I feel like this weekend was a small taste of what the race will be like (maybe sans pizza and wine the night before).  It got me even more excited for the big day! 

Lots more info to come!

Thursday, July 21, 2011

Wish List...

...Seriously. One of my runner buddies just got this and I love it!!

 trying to talk Christie into these...
need new shoes like nobodies business...

New road dog. this guy would be perfect because if I get tired I can just hop on and ride him a couple miles...

Getting our entire house packed up today for our annual Cannon Beach trip! We're stopping at Christies for a night, and we'll get to do our long run together on Saturday! It's the first time we get to run together and I'm so excited :) ...although speedy is faster than I am, so I'm going to have to throw a few extra shock bloks into the water belt...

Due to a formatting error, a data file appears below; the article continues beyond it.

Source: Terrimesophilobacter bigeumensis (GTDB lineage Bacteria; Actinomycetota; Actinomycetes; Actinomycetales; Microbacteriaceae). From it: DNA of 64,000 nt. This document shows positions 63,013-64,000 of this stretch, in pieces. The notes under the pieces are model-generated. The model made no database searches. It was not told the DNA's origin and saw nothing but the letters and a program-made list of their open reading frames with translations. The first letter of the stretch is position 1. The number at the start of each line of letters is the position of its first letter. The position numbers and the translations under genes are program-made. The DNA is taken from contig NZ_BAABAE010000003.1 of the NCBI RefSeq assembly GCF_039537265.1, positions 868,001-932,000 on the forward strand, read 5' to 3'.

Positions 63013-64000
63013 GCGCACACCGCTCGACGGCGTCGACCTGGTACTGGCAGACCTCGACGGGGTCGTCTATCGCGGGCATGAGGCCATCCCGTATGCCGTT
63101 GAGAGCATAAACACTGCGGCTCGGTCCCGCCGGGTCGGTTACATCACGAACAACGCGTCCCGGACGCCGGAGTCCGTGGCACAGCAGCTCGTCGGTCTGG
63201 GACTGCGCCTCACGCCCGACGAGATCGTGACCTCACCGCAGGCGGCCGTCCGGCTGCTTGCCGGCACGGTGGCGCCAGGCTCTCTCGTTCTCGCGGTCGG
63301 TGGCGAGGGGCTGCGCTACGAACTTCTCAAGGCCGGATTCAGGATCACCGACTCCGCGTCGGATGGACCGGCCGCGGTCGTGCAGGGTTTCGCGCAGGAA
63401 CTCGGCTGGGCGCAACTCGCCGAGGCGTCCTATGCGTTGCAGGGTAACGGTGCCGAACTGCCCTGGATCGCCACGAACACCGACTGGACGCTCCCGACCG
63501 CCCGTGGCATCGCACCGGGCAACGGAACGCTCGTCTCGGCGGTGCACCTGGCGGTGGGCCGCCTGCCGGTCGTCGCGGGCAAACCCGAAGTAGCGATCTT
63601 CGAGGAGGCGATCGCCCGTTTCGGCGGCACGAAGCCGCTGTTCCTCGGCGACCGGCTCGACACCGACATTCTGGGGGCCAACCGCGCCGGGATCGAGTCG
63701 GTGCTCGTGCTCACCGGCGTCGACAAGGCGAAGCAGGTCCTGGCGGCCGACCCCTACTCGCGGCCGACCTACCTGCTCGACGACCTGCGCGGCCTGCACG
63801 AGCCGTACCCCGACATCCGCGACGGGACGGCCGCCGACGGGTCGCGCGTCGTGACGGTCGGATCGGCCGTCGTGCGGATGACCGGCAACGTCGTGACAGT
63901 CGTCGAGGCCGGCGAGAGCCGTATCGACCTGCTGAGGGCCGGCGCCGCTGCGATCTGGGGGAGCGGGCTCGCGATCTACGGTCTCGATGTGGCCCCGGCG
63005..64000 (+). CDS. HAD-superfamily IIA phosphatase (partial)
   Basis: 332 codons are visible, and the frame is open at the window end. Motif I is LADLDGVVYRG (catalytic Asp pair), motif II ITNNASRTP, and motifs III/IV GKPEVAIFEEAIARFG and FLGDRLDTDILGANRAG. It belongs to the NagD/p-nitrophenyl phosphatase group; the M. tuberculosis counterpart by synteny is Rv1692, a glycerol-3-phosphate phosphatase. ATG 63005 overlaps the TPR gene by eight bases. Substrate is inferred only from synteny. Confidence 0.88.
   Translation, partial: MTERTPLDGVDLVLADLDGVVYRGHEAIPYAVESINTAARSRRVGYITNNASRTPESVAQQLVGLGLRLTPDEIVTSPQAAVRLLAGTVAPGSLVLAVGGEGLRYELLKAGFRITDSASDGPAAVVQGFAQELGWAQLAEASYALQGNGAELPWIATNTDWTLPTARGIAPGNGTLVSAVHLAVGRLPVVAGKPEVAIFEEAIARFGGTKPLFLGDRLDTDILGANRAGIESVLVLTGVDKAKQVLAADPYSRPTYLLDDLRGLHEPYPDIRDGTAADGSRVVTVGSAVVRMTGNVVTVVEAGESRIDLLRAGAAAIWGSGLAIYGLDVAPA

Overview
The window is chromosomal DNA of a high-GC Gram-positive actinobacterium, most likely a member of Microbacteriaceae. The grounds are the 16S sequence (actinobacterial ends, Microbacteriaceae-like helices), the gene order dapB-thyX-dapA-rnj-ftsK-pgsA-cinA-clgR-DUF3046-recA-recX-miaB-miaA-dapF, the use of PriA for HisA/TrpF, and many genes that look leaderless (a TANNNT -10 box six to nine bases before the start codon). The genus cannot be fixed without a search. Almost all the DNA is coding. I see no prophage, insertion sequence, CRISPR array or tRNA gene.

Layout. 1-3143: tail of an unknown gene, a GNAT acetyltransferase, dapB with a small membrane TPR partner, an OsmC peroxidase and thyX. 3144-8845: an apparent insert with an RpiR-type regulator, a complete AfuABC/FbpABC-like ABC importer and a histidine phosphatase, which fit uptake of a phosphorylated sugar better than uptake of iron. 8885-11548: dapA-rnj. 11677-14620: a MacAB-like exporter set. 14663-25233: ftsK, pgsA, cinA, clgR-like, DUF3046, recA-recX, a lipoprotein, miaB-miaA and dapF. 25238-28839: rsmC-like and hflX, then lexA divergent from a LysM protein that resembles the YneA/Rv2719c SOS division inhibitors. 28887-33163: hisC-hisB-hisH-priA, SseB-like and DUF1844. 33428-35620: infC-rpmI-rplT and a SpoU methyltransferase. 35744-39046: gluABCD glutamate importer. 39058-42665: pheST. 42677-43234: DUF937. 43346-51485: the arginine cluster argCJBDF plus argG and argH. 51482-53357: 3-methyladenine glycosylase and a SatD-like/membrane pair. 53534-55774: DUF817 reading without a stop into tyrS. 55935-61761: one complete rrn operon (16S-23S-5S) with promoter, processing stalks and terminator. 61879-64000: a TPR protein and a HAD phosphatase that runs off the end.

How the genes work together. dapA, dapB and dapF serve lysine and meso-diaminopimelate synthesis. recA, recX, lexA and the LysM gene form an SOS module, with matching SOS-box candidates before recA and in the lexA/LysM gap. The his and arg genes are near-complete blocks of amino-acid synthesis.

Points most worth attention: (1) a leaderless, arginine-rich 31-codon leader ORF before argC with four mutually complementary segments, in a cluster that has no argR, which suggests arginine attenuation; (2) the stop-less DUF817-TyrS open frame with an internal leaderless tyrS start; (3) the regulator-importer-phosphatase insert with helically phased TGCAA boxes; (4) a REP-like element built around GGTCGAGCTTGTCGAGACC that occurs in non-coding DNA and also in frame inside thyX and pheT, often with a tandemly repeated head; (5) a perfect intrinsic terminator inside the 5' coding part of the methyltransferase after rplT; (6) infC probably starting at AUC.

We're running one of C's courses, and apparently there's a Starbucks at the end (she knows what I like!) Totally stoked (yes, stoked) to run in P-town with my girl!


Sunday, July 17, 2011

How we got here...

Sarah's Story

I think this post is supposed to be about why we like to run, but I feel like in order to understand this particular friendship you have to have the cliff notes version of our history...

Christie's family moved to Spokane when we were juniors in High School. We were all immediately friends. It was just sort of instant. I could write books on the crazy things we've done, the stupid things we've done, and the billions of memories we've made. From drinking too much coffee and thinking we were dying, to wearing giraffe and zebra masks when we were old enough to know better, missing flights because we're too busy talking, drinking Zima's with Jolly Ranchers by our apartment pool thinking we were being so naughty...I could go on forever.